& cplSiteName &

Alcatel-Lucent Could Exit 25% of Services Deals

Ray Le Maistre
7/26/2012
50%
50%

Alcatel-Lucent (NYSE: ALU), which today reported a second-quarter net loss of €254 million (US$309 million), is to review a quarter of its 68 managed services deals as it looks to exit unprofitable contracts as part of its new cost-cutting program and claw the company back into the black. (See Alcatel-Lucent to Cut 5,000 Jobs.)

During today's second-quarter earnings conference call, CFO Paul Tufano noted that 25 percent of AlcaLu's current 68 managed services deals will either be renegotiated, exited or not renewed when the initial contract period expires, and that 15 deals are already under review.

He also noted that "many" of the deals under review are set to be up for renewal between now and the end of 2013. The ones under the greatest scrutiny are those heavily focused on network maintenance.

Currently, AlcaLu's managed services contracts deliver annual revenues of €1 billion (US$1.23 billion) and engage 14,000 of its staff. The CFO noted on the call that annual managed services revenues could fall by as much as €300 million ($369 million) and that any jobs that are transferred or lost as a result of AlcaLu cutting the number of managed services contracts it handles would be additional to the 5,000 job cuts announced today.

AlcaLu isn't the only vendor to realize it needs to be more picky about its services deals: Nokia Networks is also being more selective about its managed services contracts and has already extracted itself from a major deal in Brazil. (See page 2 of the multi-page interview, NSN's Rajeev Suri: Restructuring, Research & Resilience .)

Geographic focus
The vendor currently conducts business in 130 countries but 96 percent of its revenues come from the top 60 markets and those are the markets AlcaLu is going to focus on, while many of the remainder will be exited. "We can't be in the bottom 40 markets that [deliver] 1 percent of the revenues," stated CEO Ben Verwaayen, who noted that the process of quitting countries will be "painful" but necessary.

In an associated move, the company has also outlined plans to use sales channels, rather than deal with customers direct, in some as yet unidentified countries.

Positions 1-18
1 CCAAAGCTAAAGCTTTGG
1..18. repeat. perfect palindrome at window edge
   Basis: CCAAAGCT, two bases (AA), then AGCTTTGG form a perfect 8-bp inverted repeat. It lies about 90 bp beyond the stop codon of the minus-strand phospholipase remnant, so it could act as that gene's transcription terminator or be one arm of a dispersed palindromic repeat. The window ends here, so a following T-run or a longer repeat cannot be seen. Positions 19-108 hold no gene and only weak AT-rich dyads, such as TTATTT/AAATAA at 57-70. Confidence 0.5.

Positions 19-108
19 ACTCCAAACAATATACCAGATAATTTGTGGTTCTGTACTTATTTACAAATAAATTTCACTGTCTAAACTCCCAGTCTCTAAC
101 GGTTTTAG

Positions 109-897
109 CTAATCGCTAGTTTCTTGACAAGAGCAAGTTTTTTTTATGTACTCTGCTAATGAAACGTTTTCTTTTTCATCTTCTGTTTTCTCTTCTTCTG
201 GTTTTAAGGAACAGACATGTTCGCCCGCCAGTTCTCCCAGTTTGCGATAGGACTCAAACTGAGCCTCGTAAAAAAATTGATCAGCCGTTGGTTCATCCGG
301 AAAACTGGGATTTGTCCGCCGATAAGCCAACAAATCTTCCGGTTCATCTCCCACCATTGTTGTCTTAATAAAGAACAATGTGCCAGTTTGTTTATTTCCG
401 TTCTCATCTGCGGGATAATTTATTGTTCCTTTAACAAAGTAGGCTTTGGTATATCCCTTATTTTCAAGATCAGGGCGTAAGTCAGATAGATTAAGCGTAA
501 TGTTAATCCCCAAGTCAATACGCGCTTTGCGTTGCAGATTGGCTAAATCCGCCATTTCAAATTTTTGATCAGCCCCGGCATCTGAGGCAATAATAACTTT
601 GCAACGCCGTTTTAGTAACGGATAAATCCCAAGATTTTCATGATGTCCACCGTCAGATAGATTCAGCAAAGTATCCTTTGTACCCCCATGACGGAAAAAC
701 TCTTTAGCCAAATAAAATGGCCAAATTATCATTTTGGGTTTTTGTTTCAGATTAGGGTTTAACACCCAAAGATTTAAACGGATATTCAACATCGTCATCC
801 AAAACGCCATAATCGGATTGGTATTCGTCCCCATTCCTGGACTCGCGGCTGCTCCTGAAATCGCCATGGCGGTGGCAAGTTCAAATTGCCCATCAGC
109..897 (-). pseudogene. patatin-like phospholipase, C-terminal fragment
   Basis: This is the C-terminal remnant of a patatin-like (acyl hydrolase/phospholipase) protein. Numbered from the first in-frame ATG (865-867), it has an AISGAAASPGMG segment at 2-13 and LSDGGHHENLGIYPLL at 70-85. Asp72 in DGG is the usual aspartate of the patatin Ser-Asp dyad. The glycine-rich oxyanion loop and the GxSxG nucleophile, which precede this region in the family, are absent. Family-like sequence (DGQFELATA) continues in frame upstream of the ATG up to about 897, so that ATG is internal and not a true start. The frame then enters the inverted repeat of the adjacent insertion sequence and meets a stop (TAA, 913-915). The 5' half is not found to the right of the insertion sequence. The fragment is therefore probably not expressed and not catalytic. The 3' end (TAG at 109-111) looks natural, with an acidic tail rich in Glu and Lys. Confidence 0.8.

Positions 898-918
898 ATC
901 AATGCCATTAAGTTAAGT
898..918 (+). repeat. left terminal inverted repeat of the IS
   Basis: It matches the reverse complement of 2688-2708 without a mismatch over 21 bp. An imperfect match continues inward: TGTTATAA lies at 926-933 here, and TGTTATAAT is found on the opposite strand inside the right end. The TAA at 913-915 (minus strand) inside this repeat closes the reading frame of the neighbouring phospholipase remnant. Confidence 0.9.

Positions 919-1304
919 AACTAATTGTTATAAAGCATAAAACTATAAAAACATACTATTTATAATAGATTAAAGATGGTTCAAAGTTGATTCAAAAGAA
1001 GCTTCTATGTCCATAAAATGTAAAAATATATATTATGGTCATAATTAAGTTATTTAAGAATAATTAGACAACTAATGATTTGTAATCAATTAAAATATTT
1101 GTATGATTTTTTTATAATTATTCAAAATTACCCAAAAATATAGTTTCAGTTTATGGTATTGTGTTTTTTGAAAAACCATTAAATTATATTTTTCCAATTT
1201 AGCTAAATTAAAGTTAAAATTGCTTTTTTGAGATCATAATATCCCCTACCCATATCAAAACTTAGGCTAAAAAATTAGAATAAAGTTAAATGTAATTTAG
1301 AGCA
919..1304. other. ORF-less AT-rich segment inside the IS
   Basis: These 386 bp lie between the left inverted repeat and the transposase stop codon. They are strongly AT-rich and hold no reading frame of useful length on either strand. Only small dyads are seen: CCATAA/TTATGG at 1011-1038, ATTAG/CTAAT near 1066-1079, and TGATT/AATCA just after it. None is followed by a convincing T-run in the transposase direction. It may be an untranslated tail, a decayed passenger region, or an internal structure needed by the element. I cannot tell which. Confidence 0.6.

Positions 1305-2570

— Ray Le Maistre, International Managing Editor, Light Reading

(2)  | 
Comment  | 
Print  | 
Newest First  |  Oldest First  |  Threaded View        ADD A COMMENT
mathon
50%
50%
mathon,
User Rank: Light Beer
12/5/2012 | 5:26:03 PM
re: Alcatel-Lucent Could Exit 25% of Services Deals


I think this is a right decision. Doing business is to earn money. It has nothing to do with being picky. Or in another way, "being picky" is the essence of "business".


The only thing that I am not for is the time, why make this decision when reporting net loss? Why can't announce this decision at another time? In this way, it shows that ALU is more reactive instead of being proactive about its business.


 


One Ex-ALUer

JasonMarcheck
50%
50%
JasonMarcheck,
User Rank: Light Beer
12/5/2012 | 5:25:58 PM
re: Alcatel-Lucent Could Exit 25% of Services Deals


Agree on the timing issue. This is not a new strategy for ALU. They've been indicating that they are going to pursure this strategy going back at least as far as MWC'12.  But, by talking about it now, it does seem like a reaction to the financials instead of the business decision that it is.

Featured Video
From The Founder
Light Reading is spending much of this year digging into the details of how automation technology will impact the comms market, but let's take a moment to also look at how automation is set to overturn the current world order by the middle of the century.
Flash Poll
Upcoming Live Events
November 30, 2017, The Westin Times Square
December 5-7, 2017, The Intercontinental Prague
March 20-22, 2018, Denver Marriott Tech Center
May 14-17, 2018, Austin Convention Center
All Upcoming Live Events
Infographics
SmartNICs aren't just about achieving scale. They also have a major impact in reducing CAPEX and OPEX requirements.
Hot Topics
Juniper's New Contrail VP Hails From Google
Craig Matsumoto, Editor-in-Chief, Light Reading, 11/15/2017
Eurobites: Telefónica Reckons Plastic Is Fantastic for FTTH
Paul Rainford, Assistant Editor, Europe, 11/15/2017
AT&T's Lurie Leaps to Synchronoss as New CEO
Dan Jones, Mobile Editor, 11/17/2017
Animals with Phones
Live Digital Audio

Understanding the full experience of women in technology requires starting at the collegiate level (or sooner) and studying the technologies women are involved with, company cultures they're part of and personal experiences of individuals.

During this WiC radio show, we will talk with Nicole Engelbert, the director of Research & Analysis for Ovum Technology and a 23-year telecom industry veteran, about her experiences and perspectives on women in tech. Engelbert covers infrastructure, applications and industries for Ovum, but she is also involved in the research firm's higher education team and has helped colleges and universities globally leverage technology as a strategy for improving recruitment, retention and graduation performance.

She will share her unique insight into the collegiate level, where women pursuing engineering and STEM-related degrees is dwindling. Engelbert will also reveal new, original Ovum research on the topics of artificial intelligence, the Internet of Things, security and augmented reality, as well as discuss what each of those technologies might mean for women in our field. As always, we'll also leave plenty of time to answer all your questions live on the air and chat board.

Like Us on Facebook
Twitter Feed
Partner Perspectives - content from our sponsors
The Mobile Broadband Road Ahead
By Kevin Taylor, for Huawei
All Partner Perspectives